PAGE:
Thursday, July 28, 2016

top 10 ways to not write your blog

1.) Start four different posts that you immediately hate because they are trite and/or uninteresting and/or boring for even you to read. Do not finish these posts.

2.) Sign up for a three-week new student pass at a local yoga studio and take a vinyassa and a barre class back-to-back. Be amazed at how much your abs now hurt and decide that your computer is much too far away from the couch; you couldn't possibly write anything now.

3.) In anticipation of blogging about it, take a zillion pictures of your favorite necklace that broke in a Macy's dressing room but you managed to fix so it's nearly as good as new. Compare your pictures to any number of necklace-based instagrams, get discouraged, delete the pictures, do not write about the necklace.

4.) Have a meltdown about a variety of wedding-related issues, including but not limited to: a never-ending search for first the "perfect" pair of shoes, than an "acceptable" pair of shoes, than "any f'ing pair that fits and looks remotely close to what I originally wanted;" the sheer panic you feel every time you get a wedding present and have no idea where to put it in your teeny-tiny one-bedroom apartment; the outrageously high cost of hiring a hair and makeup artist to turn you into a photogenic sun goddess for the day of the wedding; the incredulousness of "escort cards" (those things that tell your guests what table they're sitting at) and how something that someone will use for five seconds can cost so damn much and be so complicated to organize. Do not use any of this material as fodder for a series of articles to feature on your blog.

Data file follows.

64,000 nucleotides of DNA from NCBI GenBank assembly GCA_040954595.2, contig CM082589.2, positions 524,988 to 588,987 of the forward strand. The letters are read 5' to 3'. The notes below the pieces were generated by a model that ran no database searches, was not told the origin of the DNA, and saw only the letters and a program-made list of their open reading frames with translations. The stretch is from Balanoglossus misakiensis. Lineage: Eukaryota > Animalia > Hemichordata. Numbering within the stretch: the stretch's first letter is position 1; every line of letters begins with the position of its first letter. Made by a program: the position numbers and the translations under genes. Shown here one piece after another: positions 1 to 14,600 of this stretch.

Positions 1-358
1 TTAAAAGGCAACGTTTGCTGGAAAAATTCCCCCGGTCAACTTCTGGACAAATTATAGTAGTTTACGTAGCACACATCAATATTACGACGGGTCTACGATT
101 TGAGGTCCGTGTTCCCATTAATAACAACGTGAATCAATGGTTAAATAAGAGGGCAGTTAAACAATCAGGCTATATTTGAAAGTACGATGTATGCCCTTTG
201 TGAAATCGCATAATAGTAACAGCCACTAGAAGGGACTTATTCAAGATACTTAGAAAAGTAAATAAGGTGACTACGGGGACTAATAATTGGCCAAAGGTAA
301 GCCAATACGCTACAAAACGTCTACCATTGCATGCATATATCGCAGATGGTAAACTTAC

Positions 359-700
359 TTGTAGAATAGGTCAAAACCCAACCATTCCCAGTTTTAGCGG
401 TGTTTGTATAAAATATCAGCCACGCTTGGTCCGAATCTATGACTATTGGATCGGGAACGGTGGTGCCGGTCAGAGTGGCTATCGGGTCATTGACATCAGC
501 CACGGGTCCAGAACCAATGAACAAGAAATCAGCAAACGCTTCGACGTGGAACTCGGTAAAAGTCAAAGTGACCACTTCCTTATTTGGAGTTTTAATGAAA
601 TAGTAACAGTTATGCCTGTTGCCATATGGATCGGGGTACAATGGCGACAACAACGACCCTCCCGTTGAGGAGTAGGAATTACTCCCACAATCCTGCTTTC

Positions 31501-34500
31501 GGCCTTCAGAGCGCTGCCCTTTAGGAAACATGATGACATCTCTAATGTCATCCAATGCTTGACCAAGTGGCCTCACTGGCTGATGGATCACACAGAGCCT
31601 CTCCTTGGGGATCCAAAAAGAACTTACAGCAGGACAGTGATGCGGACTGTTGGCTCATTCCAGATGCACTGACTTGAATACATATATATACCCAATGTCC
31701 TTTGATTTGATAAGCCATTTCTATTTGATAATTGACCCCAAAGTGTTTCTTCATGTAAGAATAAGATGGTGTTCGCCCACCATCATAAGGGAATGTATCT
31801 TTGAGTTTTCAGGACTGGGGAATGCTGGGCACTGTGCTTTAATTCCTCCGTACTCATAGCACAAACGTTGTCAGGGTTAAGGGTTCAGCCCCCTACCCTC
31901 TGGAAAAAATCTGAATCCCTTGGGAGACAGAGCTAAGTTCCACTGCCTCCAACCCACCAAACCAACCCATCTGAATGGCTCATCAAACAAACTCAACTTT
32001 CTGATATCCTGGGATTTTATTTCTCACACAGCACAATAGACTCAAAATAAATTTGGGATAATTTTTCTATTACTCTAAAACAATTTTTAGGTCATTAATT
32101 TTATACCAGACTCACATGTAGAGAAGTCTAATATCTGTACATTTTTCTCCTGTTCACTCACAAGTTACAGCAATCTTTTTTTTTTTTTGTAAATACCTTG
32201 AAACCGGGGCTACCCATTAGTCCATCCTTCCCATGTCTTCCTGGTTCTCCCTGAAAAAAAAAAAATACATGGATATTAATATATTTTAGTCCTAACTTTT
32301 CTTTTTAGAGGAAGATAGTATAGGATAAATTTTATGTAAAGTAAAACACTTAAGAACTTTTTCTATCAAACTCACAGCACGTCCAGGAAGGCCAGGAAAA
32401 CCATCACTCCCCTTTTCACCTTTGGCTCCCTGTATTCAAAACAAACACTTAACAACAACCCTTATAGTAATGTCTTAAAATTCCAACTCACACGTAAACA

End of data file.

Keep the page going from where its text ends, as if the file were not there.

5.) Take a day trip upstate to see an opera recital. Romp through the woods, revel in the quiet of nature, and take an obscene amount of selfies with your iPhone camera remote (because that's who you've become now). Share the best selfie to instagram and fall asleep on the bus ride home because you've had a long day.

6.) Mope around like a sad puppy because one of your closest friends in New York had the audacity to move all the way to Boston to be with her fiancĂ©. Bake two dozen unnecessary yet delicious rosemary shortbread cookies in an attempt to dull the pain.

7.) Have a second meltdown because you can't find a dress to wear to your upcoming wedding shower. Try on every dress in Manhattan and most on ModCloth. Curse the clothing industry, your genetic history of short torsos and large ribcages, and your penchant for tater tots. Try on a jumpsuit. Curse everyone and everything. Search Pinterest for more ideas and get instantaneously demoralized because every dress looks as though it's being modeled by a professional fashion blogger because everyone on that site is a professional fashion blogger. You can't get five people to read your blog. You just need one peach-colored dress to wear. You should go back to bed.